No matter how cool you think you are as a parent, you are probably one of the last people your teenager wants to spend time with. But if you can cut their WiFi umbilical cord and get them to look up from their phones for a day or two, you can show them just how cool you really are, with a trip to Samoa.
Teenagers love nothing more than educational visits to historic monuments. Samoa's second island, Upolu was the home and final resting place for Robert Louis Stevenson, author of Treasure Island, Strange Case of Dr Jekyll and Mr Hyde and Kidnapped among other novels and poems. Did you know that Samoa has only two indoor fireplaces? And that both are inside Stevenson's old home? Now you do. But teenagers can impart a few lessons of their own: I learned, for instance, that old portraits of the teller of stories, as Stevenson is known in his adopted land, are hilarious when filtered through Instagram.
Teenagers quickly get bored lying about on sunloungers ordering mocktails by the pool. They would much rather paddle a kayak for an hour or two - especially if you suggest they may see turtles. We spent a very pleasant afternoon paddling the winding arms of an estuary behind our resort - although the turtles failed to show up. If that doesn't float your boat, take a dip in the To Sua Trench, a most splendid tidal swimming hole in a 30m deep collapsed lava tube. You can apparently swim out to the ocean through a narrow tunnel but I wasn't brave enough and she didn't have her mother's permission. Or there's the walk up Mt Vaea to Stevenson's grave. The sign says it's a 45-minute walk. We assumed that meant return. Helpful hint: It means one way. But the views of Apia from the top are pretty. A swim in the Sinalei resort pool is definitely in order after that one. A lava-tube spring at Sinalei also provided exciting jumping-off-the-wharf opportunities, although if other members of tribe teenager arrive you may find yourself sent away, by way of an unsubtle filthy look, to wile away an afternoon on your own sunlounger, ordering cocktails by the pool.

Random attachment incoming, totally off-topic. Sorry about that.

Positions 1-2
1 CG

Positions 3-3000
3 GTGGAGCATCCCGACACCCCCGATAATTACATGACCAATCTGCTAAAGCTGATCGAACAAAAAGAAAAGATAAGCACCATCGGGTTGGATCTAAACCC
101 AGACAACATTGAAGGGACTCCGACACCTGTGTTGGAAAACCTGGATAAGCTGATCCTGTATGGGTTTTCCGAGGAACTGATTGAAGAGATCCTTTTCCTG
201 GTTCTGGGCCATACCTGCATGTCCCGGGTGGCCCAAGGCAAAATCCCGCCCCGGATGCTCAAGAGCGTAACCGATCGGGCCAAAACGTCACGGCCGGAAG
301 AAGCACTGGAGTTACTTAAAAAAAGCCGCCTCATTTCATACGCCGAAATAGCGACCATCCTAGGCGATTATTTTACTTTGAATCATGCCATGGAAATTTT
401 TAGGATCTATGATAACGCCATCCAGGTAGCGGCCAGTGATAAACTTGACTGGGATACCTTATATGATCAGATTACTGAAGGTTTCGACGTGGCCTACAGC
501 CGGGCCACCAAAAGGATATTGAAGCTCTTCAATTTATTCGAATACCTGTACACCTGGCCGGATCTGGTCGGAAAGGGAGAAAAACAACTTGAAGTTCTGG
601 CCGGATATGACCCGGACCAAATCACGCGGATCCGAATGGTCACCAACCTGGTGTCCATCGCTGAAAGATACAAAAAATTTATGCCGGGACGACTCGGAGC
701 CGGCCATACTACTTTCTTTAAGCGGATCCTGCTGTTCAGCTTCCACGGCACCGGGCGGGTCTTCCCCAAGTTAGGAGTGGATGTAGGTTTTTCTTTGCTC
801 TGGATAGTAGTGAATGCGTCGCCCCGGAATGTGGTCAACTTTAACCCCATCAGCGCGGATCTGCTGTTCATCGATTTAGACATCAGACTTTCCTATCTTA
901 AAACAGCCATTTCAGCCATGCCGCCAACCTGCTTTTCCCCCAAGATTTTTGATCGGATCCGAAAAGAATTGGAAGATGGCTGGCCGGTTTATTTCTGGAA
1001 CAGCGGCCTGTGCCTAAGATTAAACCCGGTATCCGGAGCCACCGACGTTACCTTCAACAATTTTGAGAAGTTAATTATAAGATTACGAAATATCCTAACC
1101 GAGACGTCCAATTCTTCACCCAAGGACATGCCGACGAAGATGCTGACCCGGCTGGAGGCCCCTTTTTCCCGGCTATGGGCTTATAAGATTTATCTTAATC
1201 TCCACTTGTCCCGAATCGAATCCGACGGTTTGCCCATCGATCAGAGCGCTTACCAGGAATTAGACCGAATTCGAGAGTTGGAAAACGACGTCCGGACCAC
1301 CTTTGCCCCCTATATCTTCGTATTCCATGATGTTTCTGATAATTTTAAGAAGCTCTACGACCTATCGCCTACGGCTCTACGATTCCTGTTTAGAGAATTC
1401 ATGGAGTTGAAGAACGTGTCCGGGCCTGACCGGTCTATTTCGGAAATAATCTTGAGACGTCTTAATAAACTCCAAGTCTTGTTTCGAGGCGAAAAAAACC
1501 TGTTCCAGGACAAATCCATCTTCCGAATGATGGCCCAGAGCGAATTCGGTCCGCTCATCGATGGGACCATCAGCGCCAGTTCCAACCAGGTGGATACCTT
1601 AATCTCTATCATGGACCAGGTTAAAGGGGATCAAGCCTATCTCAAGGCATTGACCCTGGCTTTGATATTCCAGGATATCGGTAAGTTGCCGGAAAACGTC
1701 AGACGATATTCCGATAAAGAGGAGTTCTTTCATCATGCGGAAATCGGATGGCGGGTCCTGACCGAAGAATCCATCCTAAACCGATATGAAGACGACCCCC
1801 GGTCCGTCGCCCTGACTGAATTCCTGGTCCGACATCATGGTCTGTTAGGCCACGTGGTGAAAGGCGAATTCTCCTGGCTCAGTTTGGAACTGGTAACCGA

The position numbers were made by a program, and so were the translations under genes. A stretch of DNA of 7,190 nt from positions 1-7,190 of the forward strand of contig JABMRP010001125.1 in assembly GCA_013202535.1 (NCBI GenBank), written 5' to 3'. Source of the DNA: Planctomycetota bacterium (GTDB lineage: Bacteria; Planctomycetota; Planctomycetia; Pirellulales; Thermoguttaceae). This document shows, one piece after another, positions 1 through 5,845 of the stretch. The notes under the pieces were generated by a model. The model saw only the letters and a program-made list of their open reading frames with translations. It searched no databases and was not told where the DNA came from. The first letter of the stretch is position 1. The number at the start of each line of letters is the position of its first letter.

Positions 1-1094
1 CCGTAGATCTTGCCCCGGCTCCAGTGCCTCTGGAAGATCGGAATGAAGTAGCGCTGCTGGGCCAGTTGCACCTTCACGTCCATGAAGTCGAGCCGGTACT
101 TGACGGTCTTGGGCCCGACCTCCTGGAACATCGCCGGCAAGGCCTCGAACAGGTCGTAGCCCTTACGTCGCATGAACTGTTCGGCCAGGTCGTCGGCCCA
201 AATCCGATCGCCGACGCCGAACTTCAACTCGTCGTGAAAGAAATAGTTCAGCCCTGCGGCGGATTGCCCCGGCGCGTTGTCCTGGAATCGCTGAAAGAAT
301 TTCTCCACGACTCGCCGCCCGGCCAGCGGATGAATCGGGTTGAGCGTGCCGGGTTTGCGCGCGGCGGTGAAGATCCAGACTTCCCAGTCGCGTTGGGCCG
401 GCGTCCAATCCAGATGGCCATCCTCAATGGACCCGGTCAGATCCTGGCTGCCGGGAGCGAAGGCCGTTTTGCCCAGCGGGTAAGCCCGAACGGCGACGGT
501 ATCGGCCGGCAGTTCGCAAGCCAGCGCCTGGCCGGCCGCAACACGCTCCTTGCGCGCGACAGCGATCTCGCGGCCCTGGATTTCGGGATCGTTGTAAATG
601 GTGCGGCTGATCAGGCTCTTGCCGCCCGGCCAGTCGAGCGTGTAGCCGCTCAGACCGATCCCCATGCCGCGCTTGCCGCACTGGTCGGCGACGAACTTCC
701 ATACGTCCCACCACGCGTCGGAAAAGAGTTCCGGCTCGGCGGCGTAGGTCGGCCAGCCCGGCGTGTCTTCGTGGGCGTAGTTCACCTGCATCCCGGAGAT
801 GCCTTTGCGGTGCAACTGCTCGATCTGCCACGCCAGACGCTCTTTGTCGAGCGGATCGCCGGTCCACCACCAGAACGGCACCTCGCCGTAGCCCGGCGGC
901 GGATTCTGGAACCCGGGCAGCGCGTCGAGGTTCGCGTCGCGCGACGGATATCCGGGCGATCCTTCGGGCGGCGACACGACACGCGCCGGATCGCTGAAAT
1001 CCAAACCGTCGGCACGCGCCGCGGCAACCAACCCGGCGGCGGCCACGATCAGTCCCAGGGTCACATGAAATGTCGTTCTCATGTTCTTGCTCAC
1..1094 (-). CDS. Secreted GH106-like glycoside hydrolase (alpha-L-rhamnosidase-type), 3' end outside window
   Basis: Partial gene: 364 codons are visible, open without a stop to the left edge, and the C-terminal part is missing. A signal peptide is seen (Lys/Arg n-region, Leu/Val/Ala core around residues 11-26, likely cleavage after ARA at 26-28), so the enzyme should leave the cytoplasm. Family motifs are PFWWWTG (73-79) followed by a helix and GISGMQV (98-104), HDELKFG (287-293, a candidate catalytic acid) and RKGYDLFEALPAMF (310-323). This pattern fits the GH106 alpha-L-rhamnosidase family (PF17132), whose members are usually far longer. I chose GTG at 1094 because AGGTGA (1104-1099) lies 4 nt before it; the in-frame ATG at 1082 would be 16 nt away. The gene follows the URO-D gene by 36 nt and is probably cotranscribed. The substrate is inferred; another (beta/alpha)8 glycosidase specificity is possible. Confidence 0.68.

After all that exercise, a teenager and her mum need a massage. We each had one, both of us almost dozing off while warm hands and scented oil made up for the rigours of kayaking and swimming and walking and diving and snorkelling. And the Sinalei resort is geared towards adults so you won't have other people's shrieking hordes around the pool.
4: How the other half live
Travel broadens the mind but also opens the heart: seeing the village of Poutasi and how it has picked itself up after the 2009 tsunami and continues to work for the betterment of all its people is a sobering insight for a teenager whose biggest problem is how to maintain a social media presence. The village has established a garden that grows vegetables to sell at resorts and all profits come back to the village. Arts and crafts are made and sold and the profits, you guessed it, come back to the village. My daughter will return here shortly to volunteer in the village. And I couldn't be more proud.
5: Primary colours
Samoa is so lovely your eyes just about hurt under the onslaught of all that vividness. God was in his Matisse phase when he created Samoa: the blues are unbelievably deep, the reds achingly vibrant and the yellows and oranges shriek for attention.